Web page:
by Rowan Kavner
Promising young right-hander Dustin May had already developed a history of answering the challenges thrown his way before his notable leap forward in 2021.
When he was called upon for a surprise start to begin the 2020 season, becoming the first Dodger rookie since Fernando Valenzuela in 1981 to start on Opening Day, he responded by allowing one run in a Dodger win. From there, he continued to handle dynamic roles as a starter and reliever both in the regular season — where he allowed two earned runs or fewer in all 12 of his appearances — and in the postseason, depending on what was needed. In his final outing of the 2020 season, he helped preserve Clayton Kershaw’s World Series Game 5 lead with 1 2/3 scoreless innings of relief work.
The 23-year-old knew expanding his arsenal and increasing his strikeout rate were paramount in his development as a Major League starter. The Dodgers trusted he would take that next step, giving him the final rotation spot to start the 2021 season among a number of capable options. May ran with the opportunity, incorporating more of his developing breaking ball and watching his strikeout rate double from 19.6 percent in 2020 to 37.6 percent in 2021.
He was coming off a career-best 10-strikeout effort when he took the mound last Saturday, looking primed to continue the work of his first five starts. He struck out three of the first four batters he faced. The flamethrower’s four-seam fastball lived in the high-90s. Nothing seemed wrong.
“I think if there was a warning sign, then we would’ve pivoted,” said manager Dave Roberts. “He threw the baseball well. His side work was really good. … Sometimes, things happen.”
May called for the trainers after a 94 mph fastball missed off the outside corner. In clear pain, his night was done. The damage was revealed Monday, and now the latest and most devastating challenge is ahead for May, who will need right elbow UCL reconstruction surgery that will take him out for the year.
“You never want to lose anyone for the season, certainly a player like Dustin who was taking the ball every fifth day and logging valuable innings,” Roberts said. “I feel for him, most important, but for our ballclub it’s a big blow. But we’ve got a lot of talented players, and we’ve got to find a way to fill that void.”
Roberts said despite’s May obvious disappointment he was handling the news “like a pro.” Beyond losing May as a pitcher this year, Roberts lamented a year of May’s development being taken away.
When May was first called up in 2019, he relied primarily on a high-velocity, highlight-reel sinker and a cutter that finished off the majority of his strikeouts. His curveball started to become more of a weapon last year, getting more strikeouts than either of the other two pitches. It turned into a lethal part of his mix in 2021, so much so that opponents were 0-for-23 with 16 strikeouts against the pitch to start the year.
“What Dustin has done is he’s just matured more as a Major League ballplayer,” Roberts said. “His work in between starts has been way more focused, way more consistent. There’s a routine in there, and he’s been pitching really well. To not be able to build on that is very unfortunate.”
May was 1–1 with a 2.74 ERA and 0.96 WHIP when his season was cut short. He was averaging 13.7 strikeouts per nine innings — the most on the Dodgers and sixth-most in the Majors among pitchers who have thrown at least 20 innings.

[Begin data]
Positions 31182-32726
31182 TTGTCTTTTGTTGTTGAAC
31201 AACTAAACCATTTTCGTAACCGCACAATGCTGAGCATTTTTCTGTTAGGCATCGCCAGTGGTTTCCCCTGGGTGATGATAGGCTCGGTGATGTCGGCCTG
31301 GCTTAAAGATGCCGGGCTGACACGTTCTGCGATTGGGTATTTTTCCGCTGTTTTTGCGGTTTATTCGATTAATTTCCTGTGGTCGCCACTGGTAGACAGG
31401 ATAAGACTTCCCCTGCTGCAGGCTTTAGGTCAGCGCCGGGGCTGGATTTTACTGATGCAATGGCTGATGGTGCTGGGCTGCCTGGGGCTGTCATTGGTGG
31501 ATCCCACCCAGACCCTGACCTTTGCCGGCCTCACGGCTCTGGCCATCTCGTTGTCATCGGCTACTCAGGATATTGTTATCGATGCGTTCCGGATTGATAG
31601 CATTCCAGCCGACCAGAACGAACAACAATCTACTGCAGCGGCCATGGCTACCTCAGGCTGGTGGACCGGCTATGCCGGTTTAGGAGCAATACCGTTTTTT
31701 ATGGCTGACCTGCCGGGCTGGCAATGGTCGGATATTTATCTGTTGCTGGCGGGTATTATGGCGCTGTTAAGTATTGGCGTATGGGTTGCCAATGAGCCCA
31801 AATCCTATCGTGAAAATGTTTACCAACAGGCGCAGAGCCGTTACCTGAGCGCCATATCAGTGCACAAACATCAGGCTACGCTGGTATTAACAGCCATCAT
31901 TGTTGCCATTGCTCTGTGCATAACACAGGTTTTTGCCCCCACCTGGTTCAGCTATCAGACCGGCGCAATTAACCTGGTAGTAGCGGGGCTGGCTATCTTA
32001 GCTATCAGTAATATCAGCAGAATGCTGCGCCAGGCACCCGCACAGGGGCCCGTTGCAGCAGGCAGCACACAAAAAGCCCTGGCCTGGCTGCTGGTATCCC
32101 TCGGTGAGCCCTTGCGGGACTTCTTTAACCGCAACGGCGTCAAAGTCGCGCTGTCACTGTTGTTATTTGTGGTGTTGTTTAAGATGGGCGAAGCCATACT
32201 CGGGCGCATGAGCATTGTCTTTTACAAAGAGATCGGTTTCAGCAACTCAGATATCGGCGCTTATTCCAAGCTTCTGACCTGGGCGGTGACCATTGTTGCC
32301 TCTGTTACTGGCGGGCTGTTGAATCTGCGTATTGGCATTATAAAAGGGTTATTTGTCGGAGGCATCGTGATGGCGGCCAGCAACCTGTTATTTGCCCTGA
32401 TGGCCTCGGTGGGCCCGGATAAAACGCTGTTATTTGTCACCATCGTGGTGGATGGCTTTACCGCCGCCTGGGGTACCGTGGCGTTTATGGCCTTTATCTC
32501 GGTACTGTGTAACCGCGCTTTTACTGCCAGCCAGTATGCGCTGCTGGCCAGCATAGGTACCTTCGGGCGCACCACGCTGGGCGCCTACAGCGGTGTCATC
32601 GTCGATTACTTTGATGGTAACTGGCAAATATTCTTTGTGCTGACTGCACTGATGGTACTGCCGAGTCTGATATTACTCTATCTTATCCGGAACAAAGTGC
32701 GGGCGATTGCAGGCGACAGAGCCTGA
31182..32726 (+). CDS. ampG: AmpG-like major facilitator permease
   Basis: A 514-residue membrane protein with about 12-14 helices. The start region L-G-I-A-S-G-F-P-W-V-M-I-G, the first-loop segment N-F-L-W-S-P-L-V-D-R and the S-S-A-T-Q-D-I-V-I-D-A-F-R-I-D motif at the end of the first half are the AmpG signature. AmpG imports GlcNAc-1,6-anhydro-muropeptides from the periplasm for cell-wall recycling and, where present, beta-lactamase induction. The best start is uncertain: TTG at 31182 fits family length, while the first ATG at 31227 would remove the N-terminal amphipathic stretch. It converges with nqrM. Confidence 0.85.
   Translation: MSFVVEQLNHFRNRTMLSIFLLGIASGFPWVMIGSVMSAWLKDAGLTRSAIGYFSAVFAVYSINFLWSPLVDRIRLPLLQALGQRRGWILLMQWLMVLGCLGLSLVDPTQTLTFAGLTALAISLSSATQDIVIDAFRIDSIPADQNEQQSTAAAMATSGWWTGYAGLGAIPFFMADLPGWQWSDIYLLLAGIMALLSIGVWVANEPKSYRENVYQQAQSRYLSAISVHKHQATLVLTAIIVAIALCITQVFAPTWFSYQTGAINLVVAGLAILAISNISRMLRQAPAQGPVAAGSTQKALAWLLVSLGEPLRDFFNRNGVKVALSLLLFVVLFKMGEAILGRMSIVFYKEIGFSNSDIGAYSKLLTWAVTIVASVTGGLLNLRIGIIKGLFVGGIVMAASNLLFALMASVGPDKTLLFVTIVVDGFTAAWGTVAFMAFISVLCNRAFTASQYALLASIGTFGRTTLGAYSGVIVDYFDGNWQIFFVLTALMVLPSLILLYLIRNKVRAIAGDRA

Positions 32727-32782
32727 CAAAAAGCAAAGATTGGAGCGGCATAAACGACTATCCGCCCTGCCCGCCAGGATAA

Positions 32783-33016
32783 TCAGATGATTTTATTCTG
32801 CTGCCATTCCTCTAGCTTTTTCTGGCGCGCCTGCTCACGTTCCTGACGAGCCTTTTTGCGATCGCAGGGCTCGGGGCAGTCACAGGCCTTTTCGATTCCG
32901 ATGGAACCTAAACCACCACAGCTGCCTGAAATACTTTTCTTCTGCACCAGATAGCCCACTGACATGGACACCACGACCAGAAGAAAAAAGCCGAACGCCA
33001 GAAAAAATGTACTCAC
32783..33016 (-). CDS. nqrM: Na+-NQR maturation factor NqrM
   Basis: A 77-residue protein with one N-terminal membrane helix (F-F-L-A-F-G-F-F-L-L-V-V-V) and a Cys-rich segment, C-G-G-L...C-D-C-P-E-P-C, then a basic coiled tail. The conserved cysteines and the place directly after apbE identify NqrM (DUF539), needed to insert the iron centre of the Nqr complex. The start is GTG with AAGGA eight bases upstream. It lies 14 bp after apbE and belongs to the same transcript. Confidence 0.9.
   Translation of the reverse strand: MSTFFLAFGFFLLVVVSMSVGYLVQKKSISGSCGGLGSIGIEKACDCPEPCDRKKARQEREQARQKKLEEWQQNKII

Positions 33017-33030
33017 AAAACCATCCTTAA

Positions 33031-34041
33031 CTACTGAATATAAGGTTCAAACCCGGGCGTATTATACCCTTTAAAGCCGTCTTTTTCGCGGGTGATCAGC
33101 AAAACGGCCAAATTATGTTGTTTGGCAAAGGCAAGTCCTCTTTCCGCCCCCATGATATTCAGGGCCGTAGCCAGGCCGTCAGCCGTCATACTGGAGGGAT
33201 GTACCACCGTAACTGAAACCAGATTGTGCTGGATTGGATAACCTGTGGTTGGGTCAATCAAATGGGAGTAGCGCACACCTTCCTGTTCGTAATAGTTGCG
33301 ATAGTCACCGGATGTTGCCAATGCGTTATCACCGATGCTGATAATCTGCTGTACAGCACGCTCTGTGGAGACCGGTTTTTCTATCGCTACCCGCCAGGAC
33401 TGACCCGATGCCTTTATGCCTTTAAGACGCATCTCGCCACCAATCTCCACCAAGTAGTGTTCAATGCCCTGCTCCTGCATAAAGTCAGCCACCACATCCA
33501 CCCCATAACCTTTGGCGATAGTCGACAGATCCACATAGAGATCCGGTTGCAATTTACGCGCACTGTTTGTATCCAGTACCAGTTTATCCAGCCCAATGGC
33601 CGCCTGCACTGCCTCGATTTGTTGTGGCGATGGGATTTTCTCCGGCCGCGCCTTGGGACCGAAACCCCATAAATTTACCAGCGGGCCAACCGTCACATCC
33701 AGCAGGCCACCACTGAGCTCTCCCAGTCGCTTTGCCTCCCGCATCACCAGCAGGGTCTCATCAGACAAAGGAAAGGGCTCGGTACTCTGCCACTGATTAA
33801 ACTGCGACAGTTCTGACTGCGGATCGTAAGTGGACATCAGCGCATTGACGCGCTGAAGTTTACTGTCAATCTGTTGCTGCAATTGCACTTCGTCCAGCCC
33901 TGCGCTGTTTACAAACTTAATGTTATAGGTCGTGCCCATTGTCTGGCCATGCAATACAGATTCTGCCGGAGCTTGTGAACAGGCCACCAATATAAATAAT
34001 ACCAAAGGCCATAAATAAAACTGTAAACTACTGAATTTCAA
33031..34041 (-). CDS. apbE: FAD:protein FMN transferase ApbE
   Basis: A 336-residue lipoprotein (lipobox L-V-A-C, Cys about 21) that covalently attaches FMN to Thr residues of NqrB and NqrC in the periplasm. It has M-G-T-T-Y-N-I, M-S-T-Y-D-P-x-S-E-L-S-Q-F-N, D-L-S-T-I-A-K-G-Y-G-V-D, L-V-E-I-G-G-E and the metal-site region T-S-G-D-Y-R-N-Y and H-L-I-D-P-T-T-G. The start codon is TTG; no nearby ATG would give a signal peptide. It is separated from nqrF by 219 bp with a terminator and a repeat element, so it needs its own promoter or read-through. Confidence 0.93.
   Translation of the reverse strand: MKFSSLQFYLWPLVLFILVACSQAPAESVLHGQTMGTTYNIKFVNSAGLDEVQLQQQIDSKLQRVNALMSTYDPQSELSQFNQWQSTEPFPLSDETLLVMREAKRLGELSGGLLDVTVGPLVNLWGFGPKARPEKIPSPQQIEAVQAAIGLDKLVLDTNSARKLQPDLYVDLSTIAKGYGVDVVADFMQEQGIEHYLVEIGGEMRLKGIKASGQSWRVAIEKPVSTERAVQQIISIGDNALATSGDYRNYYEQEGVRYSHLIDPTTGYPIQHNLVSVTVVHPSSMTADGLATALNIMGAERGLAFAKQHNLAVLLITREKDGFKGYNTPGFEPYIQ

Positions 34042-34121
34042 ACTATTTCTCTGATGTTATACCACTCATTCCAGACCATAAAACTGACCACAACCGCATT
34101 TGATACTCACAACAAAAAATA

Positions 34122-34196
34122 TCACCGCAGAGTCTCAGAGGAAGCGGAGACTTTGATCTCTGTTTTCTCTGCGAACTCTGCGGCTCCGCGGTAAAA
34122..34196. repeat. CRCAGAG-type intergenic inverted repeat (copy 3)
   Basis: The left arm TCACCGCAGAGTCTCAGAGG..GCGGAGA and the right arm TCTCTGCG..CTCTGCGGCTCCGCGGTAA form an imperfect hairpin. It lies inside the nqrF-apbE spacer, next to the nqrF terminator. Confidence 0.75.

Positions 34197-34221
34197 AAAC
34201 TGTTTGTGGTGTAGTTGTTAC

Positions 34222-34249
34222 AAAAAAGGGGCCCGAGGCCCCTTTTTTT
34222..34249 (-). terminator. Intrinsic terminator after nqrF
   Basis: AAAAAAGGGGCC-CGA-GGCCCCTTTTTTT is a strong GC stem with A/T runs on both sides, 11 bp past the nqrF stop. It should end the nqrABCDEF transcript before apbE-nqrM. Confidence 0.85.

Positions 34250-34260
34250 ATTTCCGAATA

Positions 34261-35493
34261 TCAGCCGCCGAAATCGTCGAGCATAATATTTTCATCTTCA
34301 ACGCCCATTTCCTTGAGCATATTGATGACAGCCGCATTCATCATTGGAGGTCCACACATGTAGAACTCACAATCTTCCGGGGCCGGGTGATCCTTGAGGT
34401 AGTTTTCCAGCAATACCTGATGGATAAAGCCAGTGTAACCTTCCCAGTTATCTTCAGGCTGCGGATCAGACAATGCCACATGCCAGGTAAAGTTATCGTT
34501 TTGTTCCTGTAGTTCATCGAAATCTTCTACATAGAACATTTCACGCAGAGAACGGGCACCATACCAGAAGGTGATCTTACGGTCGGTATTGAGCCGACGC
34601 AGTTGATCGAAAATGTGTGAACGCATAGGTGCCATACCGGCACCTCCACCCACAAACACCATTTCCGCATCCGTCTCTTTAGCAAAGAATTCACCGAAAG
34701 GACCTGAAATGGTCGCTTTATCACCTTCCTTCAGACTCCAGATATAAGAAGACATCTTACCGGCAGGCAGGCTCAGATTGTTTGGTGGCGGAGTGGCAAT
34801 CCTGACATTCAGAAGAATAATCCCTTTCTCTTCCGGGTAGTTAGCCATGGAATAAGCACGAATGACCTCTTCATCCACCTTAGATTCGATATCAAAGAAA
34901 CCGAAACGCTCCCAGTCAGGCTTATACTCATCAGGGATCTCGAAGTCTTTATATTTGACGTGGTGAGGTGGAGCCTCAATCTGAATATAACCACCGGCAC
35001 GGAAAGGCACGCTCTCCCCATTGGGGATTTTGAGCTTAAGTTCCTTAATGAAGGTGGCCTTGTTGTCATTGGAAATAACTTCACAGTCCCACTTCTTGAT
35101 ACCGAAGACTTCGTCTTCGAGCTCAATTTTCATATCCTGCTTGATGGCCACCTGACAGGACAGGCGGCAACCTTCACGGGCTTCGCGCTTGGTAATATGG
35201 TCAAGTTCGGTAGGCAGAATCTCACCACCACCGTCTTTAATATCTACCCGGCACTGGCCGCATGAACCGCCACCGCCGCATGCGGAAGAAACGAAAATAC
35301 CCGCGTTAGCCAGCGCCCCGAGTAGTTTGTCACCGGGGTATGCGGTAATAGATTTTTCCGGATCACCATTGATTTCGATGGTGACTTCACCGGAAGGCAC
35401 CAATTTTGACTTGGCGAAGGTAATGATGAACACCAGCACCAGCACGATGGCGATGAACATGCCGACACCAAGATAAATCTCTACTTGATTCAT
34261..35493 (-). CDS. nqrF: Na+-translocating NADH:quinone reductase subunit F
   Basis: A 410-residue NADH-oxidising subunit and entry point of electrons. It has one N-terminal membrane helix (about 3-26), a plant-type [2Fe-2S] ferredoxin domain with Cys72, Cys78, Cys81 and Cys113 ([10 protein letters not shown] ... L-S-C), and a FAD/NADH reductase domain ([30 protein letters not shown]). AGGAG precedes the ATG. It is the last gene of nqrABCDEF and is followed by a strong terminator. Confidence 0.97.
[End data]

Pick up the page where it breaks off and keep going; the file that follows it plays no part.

He played a significant role in a Dodger rotation with the best WHIP (0.89) and strikeout-to-walk ratio (7.14) in the game.
“And he was getting better every time he took the mound,” said Justin Turner. “That’s a significant loss for us. It’s a significant arm we’ve relied on and were planning on relying on. Just feel terrible for Dustin, and obviously it’s not something anyone wants to go through or experience. Just wishing him a speedy recovery, and hopefully he can stay mentally strong and get through this and talk to a lot of guys who have experienced it and come out of it better and stronger.”
The surgery will be performed Tuesday, May 11, in Los Angeles by Dr. Neal El Attrache. The Dodgers, who are already dealing with a number of injuries to the pitching staff, are still figuring out how the rotation will look with May no longer a part of it. There is no obvious immediate replacement to the fifth starter spot.
With Monday’s game in Chicago rained out, Clayton Kershaw will start the first game and Trevor Bauer will start the second game of a split doubleheader on Tuesday. Walker Buehler will follow on Wednesday.
Tony Gonsolin continues to build up as a starter in his rehab from a shoulder injury and could be ready to contribute in a few weeks. Until then, bullpen games are a possibility. The Dodgers also get three off days in the next two weeks to help provide rest for their starters.
Bauer has talked in the past about his willingness to start every four days, and Roberts said there’s a scenario where that could happen as well.
“Every year there’s always obstacles, injuries,” Roberts said. “We’ve seen it. You feel for the players that you’re missing, but as a team you still have to move forward. It’s not to be insensitive to the guys that go down and miss time, but it’s kind of the mindset we have to have to continue to move forward and win baseball games. Our guys are well-versed. We don’t make excuses. No one’s going to feel sorry for us.”